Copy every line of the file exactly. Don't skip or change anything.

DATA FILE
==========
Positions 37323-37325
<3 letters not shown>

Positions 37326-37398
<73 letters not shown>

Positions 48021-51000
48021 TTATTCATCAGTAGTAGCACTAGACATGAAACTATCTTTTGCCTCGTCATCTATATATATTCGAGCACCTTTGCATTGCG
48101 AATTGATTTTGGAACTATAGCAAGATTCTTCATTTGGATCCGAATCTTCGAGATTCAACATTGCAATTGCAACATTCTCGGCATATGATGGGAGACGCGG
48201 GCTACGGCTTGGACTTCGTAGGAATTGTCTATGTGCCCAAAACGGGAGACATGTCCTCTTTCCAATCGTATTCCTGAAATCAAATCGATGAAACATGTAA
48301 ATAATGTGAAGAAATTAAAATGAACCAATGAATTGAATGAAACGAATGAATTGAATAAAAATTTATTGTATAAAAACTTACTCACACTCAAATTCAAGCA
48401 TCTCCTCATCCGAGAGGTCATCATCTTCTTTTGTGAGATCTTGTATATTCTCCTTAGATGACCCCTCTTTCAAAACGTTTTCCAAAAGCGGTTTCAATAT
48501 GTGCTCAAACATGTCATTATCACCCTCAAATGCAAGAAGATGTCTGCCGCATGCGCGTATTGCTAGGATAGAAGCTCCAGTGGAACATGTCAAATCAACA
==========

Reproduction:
Positions 37323-37325
<3 letters not shown>

Positions 37326-37398
<73 letters not shown>

Positions 48021-51000
48021 TTATTCATCAGTAGTAGCACTAGACATGAAACTATCTTTTGCCTCGTCATCTATATATATTCGAGCACCTTTGCATTGCG
48101 AATTGATTTTGGAACTATAGCAAGATTCTTCATTTGGATCCGAATCTTCGAGATTCAACATTGCAATTGCAACATTCTCGGCATATGATGGGAGACGCGG
48201 GCTACGGCTTGGACTTCGTAGGAATTGTCTATGTGCCCAAAACGGGAGACATGTCCTCTTTCCAATCGTATTCCTGAAATCAAATCGATGAAACATGTAA
48301 ATAATGTGAAGAAATTAAAATGAACCAATGAATTGAATGAAACGAATGAATTGAATAAAAATTTATTGTATAAAAACTTACTCACACTCAAATTCAAGCA
48401 TCTCCTCATCCGAGAGGTCATCATCTTCTTTTGTGAGATCTTGTATATTCTCCTTAGATGACCCCTCTTTCAAAACGTTTTCCAAAAGCGGTTTCAATAT
48501 GTGCTCAAACATGTCATTATCACCCTCAAATGCAAGAAGATGTCTGCCGCATGCGCGTATTGCTAGGATAGAAGCTCCAGTGGAACATGTCAAATCAACA